Dining in Denver

For the first time ever, we rank the top 25 restaurants in the region. Plus: Denver's best chefs and dining trends.

March 2010

21. The Kitchen

If the goal of a restaurant is to serve the community, then the Kitchen is a resounding success. This Boulder spot thrives on the shared experience—community tables, a give-and-take approach of supporting local farmers and ranchers, and the shared dishes that punctuate the weekday happy hour. Every day, the crowds of loyal patrons that gather for Hugo Matheson's soulful dishes (heirloom squash farrotto and pan-seared haddock with pecan spaetzle) illustrate how, in six short years, this eatery has come to define Boulder dining. 1039 Pearl St., Boulder, 303-544-5973, www.thekitchencafe.com

22. Barolo Grill

Cherry Creek
Blair Taylor's Barolo Grill maintains a level of service rarely matched. The northern Italian eatery—as well known for its signature duck dish as its celebrated wine program—welcomes with service that's sharp, confident, and eager to guide you through chef Brian Laird's rustic cuisine. 3030 E. Sixth Ave., 303-393-1040, www.barologrilldenver.com

23. Venue

The mark of a great chef is the ability to anticipate: to foresee tastes, trends, and what diners really want. Such is the case at Venue, where chef James Rugile creates simple and unpretentious dishes with rich flavors and textures. His cuisine is the mark of a steady hand—and an active mind. 3609 W. 32nd Ave., 303-477-0477, www.venuebistro.com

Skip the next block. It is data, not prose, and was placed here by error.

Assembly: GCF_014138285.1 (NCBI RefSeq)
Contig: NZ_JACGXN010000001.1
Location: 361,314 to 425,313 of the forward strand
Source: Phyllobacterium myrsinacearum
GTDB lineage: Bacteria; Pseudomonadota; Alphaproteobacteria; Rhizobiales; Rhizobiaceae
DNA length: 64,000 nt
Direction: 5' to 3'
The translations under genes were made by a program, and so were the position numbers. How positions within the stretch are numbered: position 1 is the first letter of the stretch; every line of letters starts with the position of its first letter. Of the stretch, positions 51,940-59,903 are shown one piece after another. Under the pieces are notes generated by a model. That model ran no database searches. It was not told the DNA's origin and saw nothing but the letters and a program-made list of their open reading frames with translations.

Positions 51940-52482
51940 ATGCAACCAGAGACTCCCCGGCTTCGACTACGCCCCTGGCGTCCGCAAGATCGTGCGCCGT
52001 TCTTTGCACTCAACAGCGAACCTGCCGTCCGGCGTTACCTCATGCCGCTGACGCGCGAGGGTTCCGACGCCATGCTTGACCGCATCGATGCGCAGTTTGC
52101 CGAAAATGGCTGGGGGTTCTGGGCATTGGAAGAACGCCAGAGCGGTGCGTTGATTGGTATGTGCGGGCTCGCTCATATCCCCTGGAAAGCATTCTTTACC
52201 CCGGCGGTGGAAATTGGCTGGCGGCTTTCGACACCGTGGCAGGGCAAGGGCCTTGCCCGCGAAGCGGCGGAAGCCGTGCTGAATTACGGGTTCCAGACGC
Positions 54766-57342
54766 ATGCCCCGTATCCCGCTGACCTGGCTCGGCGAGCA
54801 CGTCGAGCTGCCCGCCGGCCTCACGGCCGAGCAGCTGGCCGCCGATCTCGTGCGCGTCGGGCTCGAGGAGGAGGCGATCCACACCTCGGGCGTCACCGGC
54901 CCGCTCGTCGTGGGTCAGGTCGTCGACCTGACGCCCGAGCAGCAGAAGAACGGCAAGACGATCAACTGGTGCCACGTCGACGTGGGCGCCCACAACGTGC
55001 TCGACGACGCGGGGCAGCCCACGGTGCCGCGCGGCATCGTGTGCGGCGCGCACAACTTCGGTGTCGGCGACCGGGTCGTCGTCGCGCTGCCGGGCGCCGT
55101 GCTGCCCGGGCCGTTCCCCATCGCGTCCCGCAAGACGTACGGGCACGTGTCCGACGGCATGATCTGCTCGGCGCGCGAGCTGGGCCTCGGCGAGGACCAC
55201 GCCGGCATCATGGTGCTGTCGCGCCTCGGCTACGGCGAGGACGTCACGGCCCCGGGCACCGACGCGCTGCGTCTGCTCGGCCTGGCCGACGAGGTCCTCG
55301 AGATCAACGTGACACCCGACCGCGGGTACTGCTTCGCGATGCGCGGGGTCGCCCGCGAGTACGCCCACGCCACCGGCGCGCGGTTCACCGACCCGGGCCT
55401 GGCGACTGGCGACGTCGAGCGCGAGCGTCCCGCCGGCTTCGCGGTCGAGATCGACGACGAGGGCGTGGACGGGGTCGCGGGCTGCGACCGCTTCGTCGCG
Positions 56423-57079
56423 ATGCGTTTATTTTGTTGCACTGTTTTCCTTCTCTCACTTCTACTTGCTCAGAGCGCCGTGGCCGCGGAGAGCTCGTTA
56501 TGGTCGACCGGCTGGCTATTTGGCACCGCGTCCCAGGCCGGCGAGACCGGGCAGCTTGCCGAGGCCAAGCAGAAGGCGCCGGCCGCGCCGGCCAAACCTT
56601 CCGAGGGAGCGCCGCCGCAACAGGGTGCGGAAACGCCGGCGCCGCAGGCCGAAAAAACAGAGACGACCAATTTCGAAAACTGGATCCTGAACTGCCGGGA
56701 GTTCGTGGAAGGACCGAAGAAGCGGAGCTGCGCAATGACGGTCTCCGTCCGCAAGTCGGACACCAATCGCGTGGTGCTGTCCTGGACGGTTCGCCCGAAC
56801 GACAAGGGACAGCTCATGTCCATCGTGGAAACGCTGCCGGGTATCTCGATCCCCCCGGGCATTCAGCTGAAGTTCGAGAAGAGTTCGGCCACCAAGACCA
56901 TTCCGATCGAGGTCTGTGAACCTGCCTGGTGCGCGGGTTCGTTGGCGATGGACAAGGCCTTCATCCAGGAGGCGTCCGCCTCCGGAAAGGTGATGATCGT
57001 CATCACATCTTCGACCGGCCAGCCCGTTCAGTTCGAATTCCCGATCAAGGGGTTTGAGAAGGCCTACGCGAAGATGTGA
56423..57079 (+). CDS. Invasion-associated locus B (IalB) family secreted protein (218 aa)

24. Black Cat

This cozy nook of a restaurant doesn't have a bad table—but it does have a great one. Nab the seats overlooking Black Cat's kitchen window and you're privy to all the action. You'll watch as ingredients (many of which come from chef-owner Eric Skokan's farm) are finessed into composed dishes. Don't be tempted to skip over the appetizers—it is here that we think Skokan's cuisine is the most finely tuned. 1964 13th St., Boulder, 303-444-9110, www.blackcatboulder.com

25. Olivéa

Over the winter, the Mediterranean flavors of Olivéa have sustained us. We taste Spain in chef and co-owner John Broening's smoky patatas bravas, Italy in the duck meatballs with creamy polenta, and France in the caper-studded tuna crostini. Supplement any of these dishes with the house-cured charcuterie or the dynamic pork belly with tangerine glaze and lentils, and rejoice in an Uptown restaurant that challenges and educates with each bite. 719 E. 17th Ave., 303-861-5050, www.olivearestaurant.com